Most of these big birds eat aquatic snails, frogs, worms, and small fish. Some of the birds such as Sandhill Cranes also eat grains and seeds. I always enjoy getting out and spotting both songbirds and these big beauties! Please click on the thumbnail image to see the slightly larger version of the picture. Enjoy!
White Pelicans, Great Egret
Over the last couple of weeks, I have spotted Snowy Egrets at several lakes here in The Villages, Fl. The Snowy Egret is one of the smaller of the egrets, and it is the one that has yellow feet. Snowy Egrets are white in color. In breeding season this egret has spectacular long, very lush plumage in its feathers. By the way, I am beginning to see a few of the Cattle Egrets here now. The Cattle Egrets are just a wee bit larger than the Snowy Egrets. By the way, we have had a lot of rain here in my local area and our lakes are refilling (Hooray!).
These wading birds eat a variety of fish, crawfish, frogs, tender smaller turtles and larger aquatic insects, as well as near shoreline mice, lizards and smaller ducklings. Please click on the thumbnail image to see the slightly larger version of the photo. Enjoy!
Great Egrets are seen here in The Villages, FL, all year around. The Great Egrets are the larger of the egrets. One picture here is showing the Snowy Egret next to the towering Great Egret.
The Great Egrets frequent the marshes, lakes, golf ponds, and even flowerbeds and landscaping around buildings here in The Villages, FL as well as other places in the USA.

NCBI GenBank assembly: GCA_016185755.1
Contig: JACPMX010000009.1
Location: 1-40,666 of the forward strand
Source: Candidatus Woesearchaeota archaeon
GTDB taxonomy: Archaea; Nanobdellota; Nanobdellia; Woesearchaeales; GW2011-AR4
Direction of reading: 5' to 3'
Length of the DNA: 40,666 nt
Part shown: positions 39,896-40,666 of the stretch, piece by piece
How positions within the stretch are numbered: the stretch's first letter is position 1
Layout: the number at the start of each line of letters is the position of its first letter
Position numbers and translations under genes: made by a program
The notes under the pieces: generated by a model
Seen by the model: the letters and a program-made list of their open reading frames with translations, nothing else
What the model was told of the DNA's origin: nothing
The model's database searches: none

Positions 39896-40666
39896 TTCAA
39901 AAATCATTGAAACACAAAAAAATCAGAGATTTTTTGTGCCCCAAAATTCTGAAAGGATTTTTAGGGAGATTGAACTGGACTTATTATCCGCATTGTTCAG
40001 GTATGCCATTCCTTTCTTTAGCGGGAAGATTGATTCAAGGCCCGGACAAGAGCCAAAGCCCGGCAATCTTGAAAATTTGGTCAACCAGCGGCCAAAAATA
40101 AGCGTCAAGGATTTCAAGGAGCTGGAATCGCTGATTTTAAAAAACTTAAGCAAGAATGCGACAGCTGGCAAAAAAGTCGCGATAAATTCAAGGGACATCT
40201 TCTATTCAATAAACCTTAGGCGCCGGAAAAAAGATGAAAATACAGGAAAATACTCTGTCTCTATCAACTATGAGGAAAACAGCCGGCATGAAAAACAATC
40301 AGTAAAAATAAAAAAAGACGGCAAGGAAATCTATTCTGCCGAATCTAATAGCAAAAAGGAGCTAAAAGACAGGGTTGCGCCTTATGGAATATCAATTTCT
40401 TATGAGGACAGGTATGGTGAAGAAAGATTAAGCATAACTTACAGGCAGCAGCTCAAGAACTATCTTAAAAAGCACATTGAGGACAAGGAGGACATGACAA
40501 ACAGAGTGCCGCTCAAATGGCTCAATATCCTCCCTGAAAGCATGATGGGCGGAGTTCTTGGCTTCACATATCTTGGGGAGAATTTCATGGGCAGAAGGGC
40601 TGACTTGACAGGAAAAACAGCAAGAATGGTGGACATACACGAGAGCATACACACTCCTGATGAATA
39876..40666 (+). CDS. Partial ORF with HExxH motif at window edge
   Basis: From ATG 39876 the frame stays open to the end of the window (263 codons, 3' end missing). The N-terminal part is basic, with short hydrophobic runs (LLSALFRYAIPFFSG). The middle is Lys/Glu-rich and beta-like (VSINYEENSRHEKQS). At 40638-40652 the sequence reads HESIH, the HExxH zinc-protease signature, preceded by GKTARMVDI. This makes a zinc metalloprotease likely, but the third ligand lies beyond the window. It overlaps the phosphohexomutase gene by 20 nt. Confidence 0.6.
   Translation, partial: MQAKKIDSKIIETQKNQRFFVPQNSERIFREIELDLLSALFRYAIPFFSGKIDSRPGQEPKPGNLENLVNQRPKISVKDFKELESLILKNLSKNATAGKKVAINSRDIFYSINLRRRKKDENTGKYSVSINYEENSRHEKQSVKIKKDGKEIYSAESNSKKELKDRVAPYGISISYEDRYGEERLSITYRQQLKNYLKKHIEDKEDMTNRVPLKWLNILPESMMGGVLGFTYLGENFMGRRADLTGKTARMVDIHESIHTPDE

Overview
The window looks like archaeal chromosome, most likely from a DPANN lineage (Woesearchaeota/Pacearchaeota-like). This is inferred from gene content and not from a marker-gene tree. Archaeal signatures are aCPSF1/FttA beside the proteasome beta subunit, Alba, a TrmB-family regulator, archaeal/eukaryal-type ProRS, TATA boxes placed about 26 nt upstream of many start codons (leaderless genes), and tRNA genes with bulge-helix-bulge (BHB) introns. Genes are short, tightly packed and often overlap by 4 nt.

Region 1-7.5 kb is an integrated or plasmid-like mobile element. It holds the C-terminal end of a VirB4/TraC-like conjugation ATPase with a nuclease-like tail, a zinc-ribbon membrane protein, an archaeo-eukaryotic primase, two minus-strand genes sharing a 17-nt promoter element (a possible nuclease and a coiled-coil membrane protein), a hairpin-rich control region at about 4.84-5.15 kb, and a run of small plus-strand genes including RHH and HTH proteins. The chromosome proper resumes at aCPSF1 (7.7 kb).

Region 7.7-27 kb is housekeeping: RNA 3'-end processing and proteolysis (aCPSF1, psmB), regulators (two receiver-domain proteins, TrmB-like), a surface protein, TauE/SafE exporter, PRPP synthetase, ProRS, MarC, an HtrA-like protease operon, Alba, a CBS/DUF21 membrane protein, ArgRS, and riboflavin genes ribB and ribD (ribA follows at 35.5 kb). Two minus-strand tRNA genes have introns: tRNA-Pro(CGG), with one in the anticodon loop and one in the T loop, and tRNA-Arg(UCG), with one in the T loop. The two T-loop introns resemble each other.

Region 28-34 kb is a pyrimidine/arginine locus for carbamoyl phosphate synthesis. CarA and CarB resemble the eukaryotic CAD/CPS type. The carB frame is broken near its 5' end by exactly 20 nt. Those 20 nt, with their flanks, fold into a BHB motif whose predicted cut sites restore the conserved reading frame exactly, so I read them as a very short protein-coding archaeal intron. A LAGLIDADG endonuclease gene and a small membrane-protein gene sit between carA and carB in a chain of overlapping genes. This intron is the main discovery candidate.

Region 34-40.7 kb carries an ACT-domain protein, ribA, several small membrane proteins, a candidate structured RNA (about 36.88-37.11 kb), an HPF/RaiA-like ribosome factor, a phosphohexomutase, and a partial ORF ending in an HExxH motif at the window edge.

Great Egrets enjoy eating aquatic animals such as fish, frogs, smaller turtles, some aquatic snails, baby alligators, ducklings, goslings, and shore critters such as mice, lizards and smaller snakes. Please click on the thumbnail image to see the slightly larger version of the photo. Enjoy! This is dedicated to the memory of those who died in service to the country. Happy Memorial Day to all.
This Limpkin has visited the little Lake Mira-Mar in The Villages, FL near Spanish Springs several times. I have previously photographed the big wading bird at this same location. I usually see the Limpkin at the Veteran’s Park area next to the golf cart path at the approach to the golf cart bridge. The bird is pretty secretive and is usually nocturnal so the best times to see it would be early in the morning and at dusk. I took these pictures at dinner-time last night.
Limpkins are a wading bird that love eating the aquatic Apple Snails found in the small lakes here in The Villages. There are not very many Limpkins around at all. I have only seen three (and one of my sightings may well have been this bird at a different spot). The Limpkins are marsh birds that are primarily living here in Florida in the USA.
These birds are vaguely similar in looks to juvenile White Ibis, juvenile Green Herons and Bitterns. All are about the same size and have a streaky brown coloring. The Limpkin the only bird of its family type and is not related to rails or even the cranes. Please click on the thumbnail image to see the slightly larger version of the photo. Enjoy!